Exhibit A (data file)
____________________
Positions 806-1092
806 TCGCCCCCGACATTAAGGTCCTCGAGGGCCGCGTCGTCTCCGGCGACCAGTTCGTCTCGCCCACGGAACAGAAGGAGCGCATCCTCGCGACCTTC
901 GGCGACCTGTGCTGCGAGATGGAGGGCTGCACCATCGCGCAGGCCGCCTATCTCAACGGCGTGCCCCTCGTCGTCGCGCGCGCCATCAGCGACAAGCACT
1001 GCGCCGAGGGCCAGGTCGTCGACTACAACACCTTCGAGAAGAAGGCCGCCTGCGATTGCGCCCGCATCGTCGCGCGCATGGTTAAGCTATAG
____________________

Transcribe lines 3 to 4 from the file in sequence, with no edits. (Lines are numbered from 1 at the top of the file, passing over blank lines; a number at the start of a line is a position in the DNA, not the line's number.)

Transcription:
901 GGCGACCTGTGCTGCGAGATGGAGGGCTGCACCATCGCGCAGGCCGCCTATCTCAACGGCGTGCCCCTCGTCGTCGCGCGCGCCATCAGCGACAAGCACT
1001 GCGCCGAGGGCCAGGTCGTCGACTACAACACCTTCGAGAAGAAGGCCGCCTGCGATTGCGCCCGCATCGTCGCGCGCATGGTTAAGCTATAG